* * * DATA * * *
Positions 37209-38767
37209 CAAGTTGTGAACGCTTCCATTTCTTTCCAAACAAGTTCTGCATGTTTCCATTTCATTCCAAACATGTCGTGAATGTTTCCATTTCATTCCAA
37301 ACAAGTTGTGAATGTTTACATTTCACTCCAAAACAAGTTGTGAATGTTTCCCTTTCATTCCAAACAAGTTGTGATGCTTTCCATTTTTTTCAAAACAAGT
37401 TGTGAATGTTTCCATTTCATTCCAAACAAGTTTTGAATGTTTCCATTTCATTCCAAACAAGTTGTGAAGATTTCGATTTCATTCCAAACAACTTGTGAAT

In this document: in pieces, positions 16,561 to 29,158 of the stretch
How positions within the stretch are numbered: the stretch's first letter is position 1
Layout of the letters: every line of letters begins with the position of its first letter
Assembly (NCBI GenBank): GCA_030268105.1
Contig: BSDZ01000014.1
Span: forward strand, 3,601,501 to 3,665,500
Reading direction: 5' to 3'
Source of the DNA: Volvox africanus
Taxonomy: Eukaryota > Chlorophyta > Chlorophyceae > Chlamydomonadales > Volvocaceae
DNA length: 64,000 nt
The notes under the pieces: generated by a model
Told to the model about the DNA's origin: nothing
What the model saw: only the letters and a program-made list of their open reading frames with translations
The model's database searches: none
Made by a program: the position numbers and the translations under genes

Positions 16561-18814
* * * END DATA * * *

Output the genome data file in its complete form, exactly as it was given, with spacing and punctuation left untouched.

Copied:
Positions 37209-38767
37209 CAAGTTGTGAACGCTTCCATTTCTTTCCAAACAAGTTCTGCATGTTTCCATTTCATTCCAAACATGTCGTGAATGTTTCCATTTCATTCCAA
37301 ACAAGTTGTGAATGTTTACATTTCACTCCAAAACAAGTTGTGAATGTTTCCCTTTCATTCCAAACAAGTTGTGATGCTTTCCATTTTTTTCAAAACAAGT
37401 TGTGAATGTTTCCATTTCATTCCAAACAAGTTTTGAATGTTTCCATTTCATTCCAAACAAGTTGTGAAGATTTCGATTTCATTCCAAACAACTTGTGAAT

In this document: in pieces, positions 16,561 to 29,158 of the stretch
How positions within the stretch are numbered: the stretch's first letter is position 1
Layout of the letters: every line of letters begins with the position of its first letter
Assembly (NCBI GenBank): GCA_030268105.1
Contig: BSDZ01000014.1
Span: forward strand, 3,601,501 to 3,665,500
Reading direction: 5' to 3'
Source of the DNA: Volvox africanus
Taxonomy: Eukaryota > Chlorophyta > Chlorophyceae > Chlamydomonadales > Volvocaceae
DNA length: 64,000 nt
The notes under the pieces: generated by a model
Told to the model about the DNA's origin: nothing
What the model saw: only the letters and a program-made list of their open reading frames with translations
The model's database searches: none
Made by a program: the position numbers and the translations under genes

Positions 16561-18814